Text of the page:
Well, that really got me thinking this fall, and especially once Advent came closer, I thought about Easter more and more. I don’t think I ever contemplated the importance of Jesus’s resurrection before I read this book. What an eye opener!!!

(By the way, did you read his mentioning of “champagne” in connection with Easter celebration? For North Americans that might be very strange. But not for Europeans. I fondly remember many celebrations that we had, called “champagne breakfast” or “Sektfruehstueck” in German.)
And since I’m a very visual person, I thought about what it would be like, if we had that big “ugly” cross from Good Friday up on stage at Christmas time? It could be next to the Christmas tree and the manger. Why not? Why not have a reminder that Christmas was only one part in God’s overall plan to save us from our sins, from our brokenness and hopelessness. What about an empty tomb next to the Christmas tree? And lots and lots of flowers, real flowers (which might be hard to come by in our climate zone), but one can dream, right?

“Take Christmas away, and in biblical terms you lose two chapters at the front of Matthew and Luke, nothing else. Take Easter away, and you don’t have a New Testament; you don’t have a Christianity;… We shouldn’t allow the secular world, with its schedules and habits and para-religious events, its cute Easter bunnies, to blow us off course. This is our greatest day. We should put the flags out.”               (N. T. Wright)
I definitely learned a lot about the proportions of each holiday, and that’s just from a few pages of that book! From now on I definitely want to celebrate Easter differently. That’s one of the New Year’s resolutions I’m working on…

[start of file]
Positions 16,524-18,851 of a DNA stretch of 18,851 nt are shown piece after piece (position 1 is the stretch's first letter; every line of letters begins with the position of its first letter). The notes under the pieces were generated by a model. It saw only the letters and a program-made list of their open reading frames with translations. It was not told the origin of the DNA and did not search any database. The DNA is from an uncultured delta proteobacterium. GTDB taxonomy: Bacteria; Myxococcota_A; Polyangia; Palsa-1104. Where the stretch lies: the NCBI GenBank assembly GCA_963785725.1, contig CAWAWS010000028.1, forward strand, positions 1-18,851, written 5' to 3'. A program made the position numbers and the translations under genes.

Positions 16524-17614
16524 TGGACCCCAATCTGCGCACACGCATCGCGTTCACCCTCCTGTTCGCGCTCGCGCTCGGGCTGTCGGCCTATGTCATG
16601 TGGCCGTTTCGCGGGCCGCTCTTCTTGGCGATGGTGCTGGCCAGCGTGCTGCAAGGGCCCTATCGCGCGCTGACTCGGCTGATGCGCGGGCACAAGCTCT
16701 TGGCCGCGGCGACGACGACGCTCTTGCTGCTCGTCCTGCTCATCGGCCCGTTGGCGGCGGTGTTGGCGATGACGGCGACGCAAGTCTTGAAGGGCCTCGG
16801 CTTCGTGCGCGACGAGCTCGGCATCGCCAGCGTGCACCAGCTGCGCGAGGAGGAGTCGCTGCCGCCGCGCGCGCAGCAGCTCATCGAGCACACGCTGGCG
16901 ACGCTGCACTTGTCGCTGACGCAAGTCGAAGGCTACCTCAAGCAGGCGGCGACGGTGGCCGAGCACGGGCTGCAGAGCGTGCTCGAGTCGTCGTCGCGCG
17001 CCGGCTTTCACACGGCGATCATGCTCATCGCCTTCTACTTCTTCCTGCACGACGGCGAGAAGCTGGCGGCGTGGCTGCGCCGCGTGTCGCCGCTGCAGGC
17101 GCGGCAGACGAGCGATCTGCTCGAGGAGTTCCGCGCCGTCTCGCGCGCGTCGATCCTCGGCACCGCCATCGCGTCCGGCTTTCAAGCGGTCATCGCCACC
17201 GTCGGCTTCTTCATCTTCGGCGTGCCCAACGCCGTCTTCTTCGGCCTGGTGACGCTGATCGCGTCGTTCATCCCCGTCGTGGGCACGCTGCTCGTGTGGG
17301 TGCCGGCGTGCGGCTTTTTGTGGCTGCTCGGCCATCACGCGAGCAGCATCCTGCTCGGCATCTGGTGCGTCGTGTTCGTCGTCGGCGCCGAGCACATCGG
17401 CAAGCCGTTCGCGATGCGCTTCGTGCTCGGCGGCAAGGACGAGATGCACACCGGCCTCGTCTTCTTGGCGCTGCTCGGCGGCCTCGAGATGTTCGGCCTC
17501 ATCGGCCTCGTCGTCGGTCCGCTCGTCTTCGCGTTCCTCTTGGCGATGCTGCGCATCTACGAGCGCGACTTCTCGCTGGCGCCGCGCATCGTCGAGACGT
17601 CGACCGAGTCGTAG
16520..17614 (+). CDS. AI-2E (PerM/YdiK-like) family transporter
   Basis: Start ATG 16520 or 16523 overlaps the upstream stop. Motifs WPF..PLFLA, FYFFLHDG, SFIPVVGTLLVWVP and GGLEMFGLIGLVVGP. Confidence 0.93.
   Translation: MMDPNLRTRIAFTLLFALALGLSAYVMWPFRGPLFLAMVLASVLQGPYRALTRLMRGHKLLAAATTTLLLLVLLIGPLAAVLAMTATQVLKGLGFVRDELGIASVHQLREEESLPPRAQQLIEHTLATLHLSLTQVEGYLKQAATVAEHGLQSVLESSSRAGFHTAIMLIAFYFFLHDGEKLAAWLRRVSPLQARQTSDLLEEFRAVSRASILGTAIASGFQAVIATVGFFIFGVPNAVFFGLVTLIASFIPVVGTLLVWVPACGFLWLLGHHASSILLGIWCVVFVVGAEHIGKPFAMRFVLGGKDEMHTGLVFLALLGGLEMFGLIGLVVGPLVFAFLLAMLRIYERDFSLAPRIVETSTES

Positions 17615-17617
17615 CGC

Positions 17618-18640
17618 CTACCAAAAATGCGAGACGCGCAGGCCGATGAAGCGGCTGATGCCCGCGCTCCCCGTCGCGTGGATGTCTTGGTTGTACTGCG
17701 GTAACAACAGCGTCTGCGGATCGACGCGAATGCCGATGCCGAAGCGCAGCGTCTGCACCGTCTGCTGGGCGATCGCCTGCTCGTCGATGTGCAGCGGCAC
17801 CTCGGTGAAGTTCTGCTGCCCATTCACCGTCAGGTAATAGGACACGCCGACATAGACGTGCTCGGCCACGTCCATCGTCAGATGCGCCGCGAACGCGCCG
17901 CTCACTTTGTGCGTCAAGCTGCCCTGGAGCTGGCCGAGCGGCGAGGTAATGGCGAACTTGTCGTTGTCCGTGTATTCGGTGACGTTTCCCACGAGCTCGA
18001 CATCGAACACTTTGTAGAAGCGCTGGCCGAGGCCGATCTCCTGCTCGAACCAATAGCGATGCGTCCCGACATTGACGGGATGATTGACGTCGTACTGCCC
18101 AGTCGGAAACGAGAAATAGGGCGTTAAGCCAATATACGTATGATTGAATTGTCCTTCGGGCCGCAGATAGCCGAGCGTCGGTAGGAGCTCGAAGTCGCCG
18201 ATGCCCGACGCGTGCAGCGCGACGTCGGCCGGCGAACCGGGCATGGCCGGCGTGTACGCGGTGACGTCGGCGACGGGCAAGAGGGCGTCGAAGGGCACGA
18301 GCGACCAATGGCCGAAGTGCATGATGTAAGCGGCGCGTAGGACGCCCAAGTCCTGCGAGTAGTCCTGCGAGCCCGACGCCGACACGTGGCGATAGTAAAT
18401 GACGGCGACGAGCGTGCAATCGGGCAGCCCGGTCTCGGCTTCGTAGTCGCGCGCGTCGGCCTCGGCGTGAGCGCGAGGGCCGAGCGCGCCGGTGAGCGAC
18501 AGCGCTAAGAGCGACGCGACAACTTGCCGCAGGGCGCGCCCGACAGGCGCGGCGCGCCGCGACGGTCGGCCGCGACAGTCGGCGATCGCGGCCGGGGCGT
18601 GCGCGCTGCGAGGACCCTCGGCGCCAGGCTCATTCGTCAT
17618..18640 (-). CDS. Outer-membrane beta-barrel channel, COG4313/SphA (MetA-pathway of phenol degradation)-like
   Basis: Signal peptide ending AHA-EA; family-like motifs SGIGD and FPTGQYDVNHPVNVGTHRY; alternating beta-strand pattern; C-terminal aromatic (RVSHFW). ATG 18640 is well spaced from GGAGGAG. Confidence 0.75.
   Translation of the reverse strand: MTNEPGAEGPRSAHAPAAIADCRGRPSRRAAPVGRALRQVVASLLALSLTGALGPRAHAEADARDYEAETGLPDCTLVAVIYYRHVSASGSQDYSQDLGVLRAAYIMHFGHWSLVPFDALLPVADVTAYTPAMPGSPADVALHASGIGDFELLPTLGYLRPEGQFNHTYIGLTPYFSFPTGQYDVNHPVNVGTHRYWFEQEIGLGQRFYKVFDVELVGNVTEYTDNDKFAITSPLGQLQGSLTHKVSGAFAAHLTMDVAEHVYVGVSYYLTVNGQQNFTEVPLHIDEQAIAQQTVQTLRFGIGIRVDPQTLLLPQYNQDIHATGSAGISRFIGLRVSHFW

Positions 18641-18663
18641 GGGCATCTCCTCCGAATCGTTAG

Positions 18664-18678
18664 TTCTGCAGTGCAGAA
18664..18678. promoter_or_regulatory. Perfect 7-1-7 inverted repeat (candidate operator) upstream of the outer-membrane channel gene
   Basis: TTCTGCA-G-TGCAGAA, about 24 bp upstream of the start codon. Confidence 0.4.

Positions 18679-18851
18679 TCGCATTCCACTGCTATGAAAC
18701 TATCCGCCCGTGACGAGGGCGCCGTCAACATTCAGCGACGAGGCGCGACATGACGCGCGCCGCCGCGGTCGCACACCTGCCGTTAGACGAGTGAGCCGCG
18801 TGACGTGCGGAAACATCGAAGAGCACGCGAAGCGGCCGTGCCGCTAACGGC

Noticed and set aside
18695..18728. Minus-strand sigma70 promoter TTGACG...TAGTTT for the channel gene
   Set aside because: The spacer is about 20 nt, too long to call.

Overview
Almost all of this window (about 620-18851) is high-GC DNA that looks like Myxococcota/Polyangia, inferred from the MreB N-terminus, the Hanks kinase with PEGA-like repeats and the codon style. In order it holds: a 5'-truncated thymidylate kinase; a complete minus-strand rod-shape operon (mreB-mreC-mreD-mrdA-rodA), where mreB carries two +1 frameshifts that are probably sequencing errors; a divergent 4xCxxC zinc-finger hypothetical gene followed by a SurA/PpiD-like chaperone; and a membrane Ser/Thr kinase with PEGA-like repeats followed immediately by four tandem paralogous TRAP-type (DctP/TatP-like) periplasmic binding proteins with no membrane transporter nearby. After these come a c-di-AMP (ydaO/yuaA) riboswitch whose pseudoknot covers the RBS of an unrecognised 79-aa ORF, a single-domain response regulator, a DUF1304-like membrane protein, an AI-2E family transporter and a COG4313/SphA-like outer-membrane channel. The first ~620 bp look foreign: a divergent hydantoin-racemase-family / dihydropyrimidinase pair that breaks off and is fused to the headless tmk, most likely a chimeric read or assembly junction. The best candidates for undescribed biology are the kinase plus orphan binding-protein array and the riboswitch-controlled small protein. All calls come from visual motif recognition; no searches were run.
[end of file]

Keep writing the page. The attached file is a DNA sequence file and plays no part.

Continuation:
But to prove to you that I haven’t gone “totally weird” – yet, I will include a few pictures of my decorations for this Christmas:

My daughter’s advent calendar. Made many years ago.

The stockings are hung, but not filled yet.

Don’t worry, I do know there are only 4 Advent Sundays.
These were just leftover candles that I had.

So, with that said, I do wish everyone a wonderful, blessed and Merry Christmas and I’ll be back after the holidays!

Still Reading…

I’m still reading this book. I can’t rush through it. I have to savor the words, the meanings… And English being my third language, I really enjoy getting to know some new ways to express things, feelings, circumstances… I am thoroughly enjoying this book. I’m now reading chapter 9 (out of 11).

But chapter 8  “How Will He Not Also?” talks about TRUST. My trust in God.  Ann Voskamp asks this question on page 148: “Without trust in the good news of Jesus, without trust in the good news of God’s saving work even in this moment, without an active, moment-by-moment trust in the good news of an all-sovereign, all-good God, how can we claim to fully believe?”

And a few paragraphs down she answers with: